Running a seafood business on the Oregon coast is hard work, even during the best of times. Amber Novelli and her husband Kyle run Novelli’s Crab and Seafood in Florence. Some days, they’re fishing for salmon from their boat The Midnight. With 24 hooks in the water, they keep an eye on the “tattle tales”--flags that signal a fish on the line. Other days, they might be catching Dungeness crab on their bigger boat, The Aquarius. That process starts when they drop 200 baited crab pots in the ocean in December. In the weeks that follow, they pay constant visits to check for mature crabs. In between these trips on the water, they’re checking their inbox for the latest updates from the Department of Fish and Wildlife outlining allowable catch maximums. And finally, on top of all this, Amber and Kyle run a dockside seafood market, where walk-up customers can buy fresh fish and crab, most of it from the Novellis’ own boats.
At little markets like this, seafood chowder is a staple. It took Amber two years to develop the Novellis’ recipe, and the business still makes each pot from scratch every day. “I’m [up to] eight to 10 pots a day,” she says. To keep their fish and crab supply going at the market, Amber has cultivated relationships with a few other trusted fishers. “I'm very picky about who you buy from,” she says. “There's a definite way to take care of fish. If they don’t get enough ice, they're too soft, and then they're horrible to clean, they're horrible to sell, they turn into mush and they’re a mess.”
This business comes with serious economic risks, but also safety hazards. When Amber was young, her best friend lost two family members in a fishing tragedy. That experience stays with her, especially during a rough day at sea. “We’ve been out there sometimes and I did not think we were making it back in,” she says. “The first trip that was like that… I went and bought life insurance. I said, ‘Okay, if I'm going down, and I could leave each one of my kids $100,000, I'll be fine as I'm going down’.”
She and Kyle have had a few mishaps on their own boats. “Kyle went out this last time, heading out to the tuna grounds,” she says. “And on his way out there, as soon as the tuna started biting, the exhaust started on fire! The boat smells like a barbecue right now.” Amber says whenever she ignores fishers’ lore, bad luck is destined to follow. “It’s because I did a Facebook post that he was heading out,” she says. “I'm not allowed to do that, I only post if he is on his way in and he calls me and says ‘I have fish’. Because whenever I do a post saying he's on his way out, something goes wrong. That's just how it works.”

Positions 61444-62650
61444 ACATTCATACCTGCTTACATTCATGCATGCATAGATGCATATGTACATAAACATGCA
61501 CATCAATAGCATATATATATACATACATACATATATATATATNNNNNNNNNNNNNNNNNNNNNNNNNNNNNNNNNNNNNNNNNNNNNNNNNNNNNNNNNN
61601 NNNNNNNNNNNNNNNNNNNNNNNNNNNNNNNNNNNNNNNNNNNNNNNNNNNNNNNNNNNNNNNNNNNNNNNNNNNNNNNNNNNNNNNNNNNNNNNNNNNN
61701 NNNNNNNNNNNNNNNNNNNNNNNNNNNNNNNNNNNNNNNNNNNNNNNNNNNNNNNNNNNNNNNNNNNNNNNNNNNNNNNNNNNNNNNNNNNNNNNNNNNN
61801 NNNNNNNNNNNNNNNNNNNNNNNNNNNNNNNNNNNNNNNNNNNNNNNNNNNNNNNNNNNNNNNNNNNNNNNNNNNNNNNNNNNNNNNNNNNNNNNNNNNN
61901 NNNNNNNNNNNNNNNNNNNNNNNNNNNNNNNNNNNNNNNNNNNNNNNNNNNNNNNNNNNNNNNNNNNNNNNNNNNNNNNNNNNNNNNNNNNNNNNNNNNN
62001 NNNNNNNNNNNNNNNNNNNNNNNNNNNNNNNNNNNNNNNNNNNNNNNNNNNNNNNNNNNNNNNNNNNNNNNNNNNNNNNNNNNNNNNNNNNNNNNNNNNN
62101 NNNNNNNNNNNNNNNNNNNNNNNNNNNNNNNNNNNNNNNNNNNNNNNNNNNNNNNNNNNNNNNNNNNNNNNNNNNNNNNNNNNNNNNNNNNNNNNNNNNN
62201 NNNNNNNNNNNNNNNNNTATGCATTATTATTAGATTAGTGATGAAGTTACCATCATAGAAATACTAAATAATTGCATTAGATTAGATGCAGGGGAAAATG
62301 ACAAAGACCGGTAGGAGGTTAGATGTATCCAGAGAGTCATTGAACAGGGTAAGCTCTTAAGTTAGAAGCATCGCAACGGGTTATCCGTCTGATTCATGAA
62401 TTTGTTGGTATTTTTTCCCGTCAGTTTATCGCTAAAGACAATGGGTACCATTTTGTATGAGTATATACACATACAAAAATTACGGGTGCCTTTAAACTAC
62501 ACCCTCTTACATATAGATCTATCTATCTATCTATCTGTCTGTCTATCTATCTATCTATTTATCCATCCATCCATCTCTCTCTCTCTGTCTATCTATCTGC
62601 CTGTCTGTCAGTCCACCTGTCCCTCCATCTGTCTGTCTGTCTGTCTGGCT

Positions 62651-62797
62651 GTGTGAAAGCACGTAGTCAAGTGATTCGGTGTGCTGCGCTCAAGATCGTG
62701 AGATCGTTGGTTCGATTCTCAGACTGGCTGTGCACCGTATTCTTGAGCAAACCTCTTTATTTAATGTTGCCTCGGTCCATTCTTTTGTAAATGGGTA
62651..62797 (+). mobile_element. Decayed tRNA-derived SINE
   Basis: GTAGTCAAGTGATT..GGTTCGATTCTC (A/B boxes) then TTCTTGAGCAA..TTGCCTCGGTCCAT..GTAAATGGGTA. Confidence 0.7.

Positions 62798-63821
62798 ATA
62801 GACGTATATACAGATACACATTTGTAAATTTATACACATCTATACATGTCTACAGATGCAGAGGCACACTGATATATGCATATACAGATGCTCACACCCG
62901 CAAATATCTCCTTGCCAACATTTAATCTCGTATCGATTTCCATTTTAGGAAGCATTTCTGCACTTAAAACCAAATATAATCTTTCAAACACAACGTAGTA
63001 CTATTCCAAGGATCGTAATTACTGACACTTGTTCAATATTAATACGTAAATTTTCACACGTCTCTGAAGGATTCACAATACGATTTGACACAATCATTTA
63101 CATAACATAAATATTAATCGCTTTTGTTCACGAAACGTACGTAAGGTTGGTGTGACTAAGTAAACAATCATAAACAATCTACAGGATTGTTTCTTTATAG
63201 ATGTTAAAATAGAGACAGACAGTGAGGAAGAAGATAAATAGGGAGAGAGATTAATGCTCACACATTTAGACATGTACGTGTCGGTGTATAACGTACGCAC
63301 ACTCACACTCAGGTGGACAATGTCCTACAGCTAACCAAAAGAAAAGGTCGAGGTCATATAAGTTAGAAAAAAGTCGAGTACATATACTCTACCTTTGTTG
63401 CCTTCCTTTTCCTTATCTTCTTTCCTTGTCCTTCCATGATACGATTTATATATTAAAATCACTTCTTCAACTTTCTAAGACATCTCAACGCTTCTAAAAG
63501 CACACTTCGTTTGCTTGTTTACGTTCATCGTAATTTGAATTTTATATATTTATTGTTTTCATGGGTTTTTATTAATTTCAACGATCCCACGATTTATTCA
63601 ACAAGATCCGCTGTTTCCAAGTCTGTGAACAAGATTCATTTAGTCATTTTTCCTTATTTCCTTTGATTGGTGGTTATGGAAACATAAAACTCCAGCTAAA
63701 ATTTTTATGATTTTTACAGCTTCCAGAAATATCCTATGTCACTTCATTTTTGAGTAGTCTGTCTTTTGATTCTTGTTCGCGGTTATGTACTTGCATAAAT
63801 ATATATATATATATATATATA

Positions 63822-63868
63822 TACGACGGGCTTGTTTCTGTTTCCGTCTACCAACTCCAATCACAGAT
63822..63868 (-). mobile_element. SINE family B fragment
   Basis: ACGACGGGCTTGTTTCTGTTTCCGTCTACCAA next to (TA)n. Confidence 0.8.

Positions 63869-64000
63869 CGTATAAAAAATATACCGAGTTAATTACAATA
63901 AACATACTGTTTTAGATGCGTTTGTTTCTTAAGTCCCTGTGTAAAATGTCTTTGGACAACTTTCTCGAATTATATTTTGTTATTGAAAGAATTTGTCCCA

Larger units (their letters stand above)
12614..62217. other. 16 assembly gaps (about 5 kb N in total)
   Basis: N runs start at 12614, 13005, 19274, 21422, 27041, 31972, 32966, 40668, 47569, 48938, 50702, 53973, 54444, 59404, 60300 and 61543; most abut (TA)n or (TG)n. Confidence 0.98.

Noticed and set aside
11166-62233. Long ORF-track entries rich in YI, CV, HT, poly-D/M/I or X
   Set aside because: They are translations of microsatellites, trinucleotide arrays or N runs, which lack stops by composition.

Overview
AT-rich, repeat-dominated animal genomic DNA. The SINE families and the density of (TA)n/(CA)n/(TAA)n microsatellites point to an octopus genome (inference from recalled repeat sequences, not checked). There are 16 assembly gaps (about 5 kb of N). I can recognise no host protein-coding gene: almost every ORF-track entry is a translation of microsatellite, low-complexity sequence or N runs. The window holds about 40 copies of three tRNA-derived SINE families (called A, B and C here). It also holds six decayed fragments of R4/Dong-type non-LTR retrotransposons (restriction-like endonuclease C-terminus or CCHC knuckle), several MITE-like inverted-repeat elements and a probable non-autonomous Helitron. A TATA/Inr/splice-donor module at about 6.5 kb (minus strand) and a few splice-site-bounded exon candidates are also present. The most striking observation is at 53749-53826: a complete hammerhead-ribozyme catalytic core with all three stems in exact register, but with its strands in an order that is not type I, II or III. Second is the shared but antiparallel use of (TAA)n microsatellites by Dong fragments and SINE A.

When Amber and Kyle started out, they still lived several hours from the coast. “We were hawking my jewelry to go out fishing on the weekends,” says Amber. They would fish for two days, drive the weekend’s catch home overnight, and sell out of their driveway the whole next morning. They were exhausted, but they were holding their own on the water, even in their “starter boat.” Amber saw potential in her and her husband’s weekend gig. “I looked at him and I said, ‘Babe, if you could make money doing this, let's do it. You know?’”
Now they rely on family to help keep things going on the boats and at the market. “We keep a house full of deck hands,” says Amber. “When my family comes to visit us, it's funny, I'll have four of them in there and they're all busy helping customers, bussing tables, selling stuff, cleaning crabs.”
It’s never easy. There are no guarantees of success, and there are more unknowns than ever. But as of last August, when things were busy at the market, Amber was buoyed by the support of her customers in Florence. “They really, really help me mentally get through all this, on the busy days especially,” she says. “I feel like an Italian mama sitting in a house with all these people just coming into the house. They all love my food and they all leave happy.”
This story by producer Josephine McRobbie and public folklorist Joe O’Connell features the voices of Oregon-based commercial fishers and seafood entrepreneurs. O’Connell conducted the original research in August 2019 for the Oregon Folklife Network, with support from the National Endowment for the Arts.
Hear the story on this episode of Earth Eats.